And then, after nearly two hours of marching up steep canyons and back down through winding valleys, we neared the end. The blood was pumping in my ears. The back of my neck was constricted and ached. My heart raced in my chest. Duncan was panting and kept looking at me questioningly, as though unsure of my safety. But we marched on, a small group of people in front of us and a couple out for a leisurely afternoon behind us. Dizzy and on the verge of utter panic, my despair and self-loathing at their peak, I collapsed on a rock and sat taking huge gulps of air as a million thoughts raced through my mind: Why had I done this? Why had I done it alone? Why had I left the cell phone in the car? Why had I not brought more water? Who did I think I was that I could accomplish something like this? Who would help us if something happened? What would happen to Duncan if I was carried down the mountain a raving lunatic?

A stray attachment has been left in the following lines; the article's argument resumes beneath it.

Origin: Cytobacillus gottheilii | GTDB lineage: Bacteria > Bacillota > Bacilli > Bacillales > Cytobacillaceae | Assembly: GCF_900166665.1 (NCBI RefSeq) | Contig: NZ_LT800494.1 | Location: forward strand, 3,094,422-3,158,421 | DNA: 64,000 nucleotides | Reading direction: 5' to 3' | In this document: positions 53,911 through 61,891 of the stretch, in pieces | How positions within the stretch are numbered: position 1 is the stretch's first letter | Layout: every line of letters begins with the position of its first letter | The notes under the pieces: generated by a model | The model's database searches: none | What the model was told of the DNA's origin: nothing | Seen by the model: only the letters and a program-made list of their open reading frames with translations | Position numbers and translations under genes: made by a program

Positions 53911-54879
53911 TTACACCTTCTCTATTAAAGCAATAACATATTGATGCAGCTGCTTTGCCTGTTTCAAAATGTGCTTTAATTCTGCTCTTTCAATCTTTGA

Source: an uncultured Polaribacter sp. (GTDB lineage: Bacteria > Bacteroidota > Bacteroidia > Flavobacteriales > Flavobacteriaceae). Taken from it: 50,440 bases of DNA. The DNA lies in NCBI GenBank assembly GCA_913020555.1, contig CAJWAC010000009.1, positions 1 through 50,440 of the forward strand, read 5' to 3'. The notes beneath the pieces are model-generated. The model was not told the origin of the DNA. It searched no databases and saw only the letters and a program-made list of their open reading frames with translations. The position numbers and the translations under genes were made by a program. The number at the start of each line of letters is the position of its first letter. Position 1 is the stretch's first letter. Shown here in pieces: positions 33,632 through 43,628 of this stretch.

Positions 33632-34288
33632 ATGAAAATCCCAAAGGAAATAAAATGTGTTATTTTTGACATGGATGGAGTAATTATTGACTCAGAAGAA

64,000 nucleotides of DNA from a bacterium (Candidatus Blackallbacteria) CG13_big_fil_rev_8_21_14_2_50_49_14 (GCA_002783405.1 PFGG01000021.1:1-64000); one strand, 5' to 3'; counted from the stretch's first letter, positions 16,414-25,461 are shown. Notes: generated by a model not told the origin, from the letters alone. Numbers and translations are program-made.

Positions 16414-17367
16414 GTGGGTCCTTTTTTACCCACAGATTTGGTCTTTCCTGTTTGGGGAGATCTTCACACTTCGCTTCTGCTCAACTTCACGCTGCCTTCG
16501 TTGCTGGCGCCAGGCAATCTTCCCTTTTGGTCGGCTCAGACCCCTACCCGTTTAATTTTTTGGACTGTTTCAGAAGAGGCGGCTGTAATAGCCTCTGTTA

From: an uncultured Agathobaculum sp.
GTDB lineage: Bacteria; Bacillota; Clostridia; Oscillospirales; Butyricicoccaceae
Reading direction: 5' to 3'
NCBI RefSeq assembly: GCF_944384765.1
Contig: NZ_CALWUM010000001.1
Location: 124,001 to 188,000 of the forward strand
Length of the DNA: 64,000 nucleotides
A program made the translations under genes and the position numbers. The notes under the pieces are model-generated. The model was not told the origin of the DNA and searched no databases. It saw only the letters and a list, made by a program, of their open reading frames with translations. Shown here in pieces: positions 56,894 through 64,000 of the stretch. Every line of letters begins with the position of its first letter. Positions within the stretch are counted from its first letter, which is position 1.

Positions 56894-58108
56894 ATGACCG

I shook my head and heard that part of my brain I know too well rise up and speak to me. You don't have to go on. You can turn around. It's not a big deal.

And then, as if in answer, the woman in front of us, the self-proclaimed leader of her group, turned back and saw me. She hopped down a few rock outcroppings toward us and yelled at me. "Come on, man. Get up. You can do it. You've only got three minutes and you're there."

I felt my body collapsing inside itself and shook my head again. "I don't have three minutes in me," I gasped.

She came closer. "Turn around," she yelled at me. "Turn around and look. You're there! Forty-five seconds! Get up now!"